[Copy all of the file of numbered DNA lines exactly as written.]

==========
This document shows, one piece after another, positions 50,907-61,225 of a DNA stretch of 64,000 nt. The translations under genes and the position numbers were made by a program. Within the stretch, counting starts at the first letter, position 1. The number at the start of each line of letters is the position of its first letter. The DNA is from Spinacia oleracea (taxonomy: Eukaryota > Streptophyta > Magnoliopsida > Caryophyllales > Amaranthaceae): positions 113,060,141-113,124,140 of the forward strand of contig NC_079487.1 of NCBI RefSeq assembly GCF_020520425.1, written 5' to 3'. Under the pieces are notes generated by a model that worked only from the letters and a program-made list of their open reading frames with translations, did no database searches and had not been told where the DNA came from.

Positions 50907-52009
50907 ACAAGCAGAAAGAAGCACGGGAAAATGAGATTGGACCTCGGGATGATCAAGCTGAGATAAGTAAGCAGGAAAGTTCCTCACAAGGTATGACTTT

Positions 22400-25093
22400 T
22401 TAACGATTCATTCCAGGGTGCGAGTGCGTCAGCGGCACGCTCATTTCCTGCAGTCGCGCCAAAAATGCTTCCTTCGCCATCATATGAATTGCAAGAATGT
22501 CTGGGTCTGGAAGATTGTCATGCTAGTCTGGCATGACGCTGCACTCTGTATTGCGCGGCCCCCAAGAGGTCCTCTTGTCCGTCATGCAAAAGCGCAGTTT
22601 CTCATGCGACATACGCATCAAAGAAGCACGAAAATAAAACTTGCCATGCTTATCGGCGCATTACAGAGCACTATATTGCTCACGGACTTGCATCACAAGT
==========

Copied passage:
This document shows, one piece after another, positions 50,907-61,225 of a DNA stretch of 64,000 nt. The translations under genes and the position numbers were made by a program. Within the stretch, counting starts at the first letter, position 1. The number at the start of each line of letters is the position of its first letter. The DNA is from Spinacia oleracea (taxonomy: Eukaryota > Streptophyta > Magnoliopsida > Caryophyllales > Amaranthaceae): positions 113,060,141-113,124,140 of the forward strand of contig NC_079487.1 of NCBI RefSeq assembly GCF_020520425.1, written 5' to 3'. Under the pieces are notes generated by a model that worked only from the letters and a program-made list of their open reading frames with translations, did no database searches and had not been told where the DNA came from.

Positions 50907-52009
50907 ACAAGCAGAAAGAAGCACGGGAAAATGAGATTGGACCTCGGGATGATCAAGCTGAGATAAGTAAGCAGGAAAGTTCCTCACAAGGTATGACTTT

Positions 22400-25093
22400 T
22401 TAACGATTCATTCCAGGGTGCGAGTGCGTCAGCGGCACGCTCATTTCCTGCAGTCGCGCCAAAAATGCTTCCTTCGCCATCATATGAATTGCAAGAATGT
22501 CTGGGTCTGGAAGATTGTCATGCTAGTCTGGCATGACGCTGCACTCTGTATTGCGCGGCCCCCAAGAGGTCCTCTTGTCCGTCATGCAAAAGCGCAGTTT
22601 CTCATGCGACATACGCATCAAAGAAGCACGAAAATAAAACTTGCCATGCTTATCGGCGCATTACAGAGCACTATATTGCTCACGGACTTGCATCACAAGT